Updated: Feb 18, 2022
My teeth clench as I hear this phrase again and again, even most recently from Katie Dykes, the commissioner of the Department of Energy and Environmental protection. "The transportation sector is the biggest contributor to carbon emissions in Connecticut." This is patently false. The building sector is by far the largest contributor. The confusion has to do with how the information is presented in the inventory. Transportation is a giant slice of the pie, but building emissions are distributed in the residential, commercial, industrial, and electrical sectors.
Of course transportation is a very large sector and deserves attention, but the building sector is a huge opportunity for action that hasn't received enough attention from legislators. Advocates will point out that transportation contributes the most air pollution of any sector, and yes this is true for outdoor air pollution, but we aren't tracking indoor pollution which, as a result of onsite fossil fuel combustion for heating and cooking, can exceed the EPA pollution limits by up to 10 times, and guess what - we spend most of our time indoors.
The other factor is that investments in buildings are incredibly long-lived which means that new construction and renovations that happen now will still be in-place and operational for 20-60 years and beyond, whereas vehicles might have a lifetime of up to 15 years. We should be prioritizing the electrification of our homes as well as our vehicles. As we make plans for decarbonizing our building stock, if we have any chance of meeting our state's climate targets, we need to be requiring reductions now in line with our 2050 climate goals. Without meaningful legislative action now, we could end up spending millions of dollars on new and renovated buildings that lock in decades of wasted energy, air pollution, and avoidable greenhouse gas emissions.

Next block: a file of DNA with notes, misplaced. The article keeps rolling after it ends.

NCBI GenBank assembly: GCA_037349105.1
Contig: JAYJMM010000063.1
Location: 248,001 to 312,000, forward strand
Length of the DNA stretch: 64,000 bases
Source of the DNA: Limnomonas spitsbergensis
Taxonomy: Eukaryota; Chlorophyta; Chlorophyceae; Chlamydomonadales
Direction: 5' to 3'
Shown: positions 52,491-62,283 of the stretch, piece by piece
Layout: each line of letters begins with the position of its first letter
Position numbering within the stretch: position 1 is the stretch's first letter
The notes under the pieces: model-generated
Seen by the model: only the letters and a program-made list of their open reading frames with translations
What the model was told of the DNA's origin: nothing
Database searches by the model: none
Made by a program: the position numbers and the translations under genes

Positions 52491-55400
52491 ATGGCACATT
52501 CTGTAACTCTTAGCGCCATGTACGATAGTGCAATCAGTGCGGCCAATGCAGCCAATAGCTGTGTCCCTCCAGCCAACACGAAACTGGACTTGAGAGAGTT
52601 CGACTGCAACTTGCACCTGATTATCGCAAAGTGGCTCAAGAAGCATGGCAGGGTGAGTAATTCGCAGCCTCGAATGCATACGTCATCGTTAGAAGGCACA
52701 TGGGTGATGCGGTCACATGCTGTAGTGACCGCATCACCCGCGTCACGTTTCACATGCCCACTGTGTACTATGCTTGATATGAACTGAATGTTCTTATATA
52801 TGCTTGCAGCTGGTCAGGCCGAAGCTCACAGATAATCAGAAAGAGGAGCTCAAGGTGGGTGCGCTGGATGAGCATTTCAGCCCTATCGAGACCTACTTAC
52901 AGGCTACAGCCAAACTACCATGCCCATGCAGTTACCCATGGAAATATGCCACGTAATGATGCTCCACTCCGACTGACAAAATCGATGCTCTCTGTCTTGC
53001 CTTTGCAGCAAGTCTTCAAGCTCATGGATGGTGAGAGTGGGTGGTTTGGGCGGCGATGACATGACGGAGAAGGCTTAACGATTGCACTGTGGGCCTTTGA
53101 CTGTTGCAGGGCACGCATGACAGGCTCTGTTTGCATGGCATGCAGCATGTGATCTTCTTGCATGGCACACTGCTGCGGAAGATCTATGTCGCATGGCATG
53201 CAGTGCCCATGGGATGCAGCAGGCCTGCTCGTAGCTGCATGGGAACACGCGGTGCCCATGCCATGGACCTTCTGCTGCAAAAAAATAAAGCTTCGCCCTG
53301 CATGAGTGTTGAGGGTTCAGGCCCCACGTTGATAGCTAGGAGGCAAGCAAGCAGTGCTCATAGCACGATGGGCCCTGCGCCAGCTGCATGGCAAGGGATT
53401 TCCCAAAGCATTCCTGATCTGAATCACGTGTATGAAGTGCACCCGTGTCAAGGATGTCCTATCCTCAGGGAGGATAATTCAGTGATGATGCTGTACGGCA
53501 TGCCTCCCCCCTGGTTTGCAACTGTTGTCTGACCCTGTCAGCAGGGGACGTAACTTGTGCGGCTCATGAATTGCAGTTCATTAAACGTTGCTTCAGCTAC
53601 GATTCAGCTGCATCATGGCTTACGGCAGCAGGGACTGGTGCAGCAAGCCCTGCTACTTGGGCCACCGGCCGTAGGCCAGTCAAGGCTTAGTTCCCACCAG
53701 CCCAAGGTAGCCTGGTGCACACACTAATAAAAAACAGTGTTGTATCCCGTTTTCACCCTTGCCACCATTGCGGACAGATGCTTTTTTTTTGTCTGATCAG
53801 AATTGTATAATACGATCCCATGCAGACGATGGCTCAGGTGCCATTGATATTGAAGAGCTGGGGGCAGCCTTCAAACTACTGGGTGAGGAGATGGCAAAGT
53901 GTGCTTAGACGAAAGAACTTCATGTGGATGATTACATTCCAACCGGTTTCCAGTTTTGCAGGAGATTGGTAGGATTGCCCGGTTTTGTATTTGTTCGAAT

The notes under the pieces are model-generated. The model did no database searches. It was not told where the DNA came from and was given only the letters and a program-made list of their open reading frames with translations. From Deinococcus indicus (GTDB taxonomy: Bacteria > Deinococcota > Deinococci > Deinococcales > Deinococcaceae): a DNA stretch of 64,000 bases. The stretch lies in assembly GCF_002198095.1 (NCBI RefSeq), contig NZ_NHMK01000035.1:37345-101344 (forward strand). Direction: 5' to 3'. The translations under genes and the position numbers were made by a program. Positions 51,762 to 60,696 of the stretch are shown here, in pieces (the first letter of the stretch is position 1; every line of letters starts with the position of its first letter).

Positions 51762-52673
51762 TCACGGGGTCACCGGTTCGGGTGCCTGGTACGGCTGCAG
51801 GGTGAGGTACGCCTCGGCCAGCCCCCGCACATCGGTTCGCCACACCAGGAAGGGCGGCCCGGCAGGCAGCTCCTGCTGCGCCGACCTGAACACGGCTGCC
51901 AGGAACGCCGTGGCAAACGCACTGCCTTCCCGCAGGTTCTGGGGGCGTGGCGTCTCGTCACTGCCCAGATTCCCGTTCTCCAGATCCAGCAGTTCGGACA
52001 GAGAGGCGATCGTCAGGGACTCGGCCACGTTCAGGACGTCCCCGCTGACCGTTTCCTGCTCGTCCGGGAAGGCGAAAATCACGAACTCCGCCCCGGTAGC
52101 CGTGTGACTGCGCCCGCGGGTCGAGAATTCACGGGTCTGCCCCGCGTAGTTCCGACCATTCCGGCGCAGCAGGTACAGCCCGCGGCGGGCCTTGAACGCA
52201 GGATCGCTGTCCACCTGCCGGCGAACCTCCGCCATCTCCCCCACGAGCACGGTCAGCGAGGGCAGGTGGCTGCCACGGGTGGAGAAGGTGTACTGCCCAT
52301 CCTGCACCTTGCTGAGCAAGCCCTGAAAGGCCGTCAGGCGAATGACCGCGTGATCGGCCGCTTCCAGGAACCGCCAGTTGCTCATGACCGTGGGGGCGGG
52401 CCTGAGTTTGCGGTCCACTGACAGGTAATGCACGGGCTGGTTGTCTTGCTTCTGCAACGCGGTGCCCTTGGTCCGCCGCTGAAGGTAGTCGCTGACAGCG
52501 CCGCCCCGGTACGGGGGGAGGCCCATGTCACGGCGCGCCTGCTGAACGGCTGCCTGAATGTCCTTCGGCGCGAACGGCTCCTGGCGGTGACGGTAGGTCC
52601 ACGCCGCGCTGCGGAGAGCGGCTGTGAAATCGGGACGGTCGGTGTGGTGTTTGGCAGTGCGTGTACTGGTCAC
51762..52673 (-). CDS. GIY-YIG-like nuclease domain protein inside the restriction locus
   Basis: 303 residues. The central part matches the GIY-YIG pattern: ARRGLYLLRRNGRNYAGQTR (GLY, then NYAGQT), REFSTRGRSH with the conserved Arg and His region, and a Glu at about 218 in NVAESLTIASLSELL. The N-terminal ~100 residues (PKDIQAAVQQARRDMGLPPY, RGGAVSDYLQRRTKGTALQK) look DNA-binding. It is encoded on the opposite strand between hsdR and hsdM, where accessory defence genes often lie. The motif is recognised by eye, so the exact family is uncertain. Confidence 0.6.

As a first step, legislators can consider two initiatives this legislative session: an energy stretch code, and energy-consumption labeling. Both have had demonstrated success in other jurisdictions.
A statewide energy stretch code that could voluntary be adopted by municipalities would give cities and towns the option to require greater energy efficiency in new construction and major renovations. Local governments see the impacts of climate and air pollution firsthand but are unable to require greater levels of energy efficiency than the State Building Code. The ability to adopt a stretch code would allow cities to lock in energy savings and public health benefits for years to come. Over time, that would in turn provide energy affordability and reduced health impacts for their residents.
Energy-consumption reporting at the time of sale or rental would allow Connecticut residents to make informed decisions about their biggest expense, their home. Knowing your home's energy efficiency before purchasing or renting is essential consumer protection. Especially in Connecticut, with the second-highest energy burden in the nation, our residents need to be able to make informed decisions about their most significant purchase. Many other jurisdictions already mandate some form of energy-consumption reporting. This reporting would encourage energy efficiency retrofits and help homeowners and landlords market their energy-efficiency upgrades in the real estate market.
These two policies together would address both new and existing construction and would provide a good foundation for transforming our building sector to be more affordable, equitable, healthy, and resilient.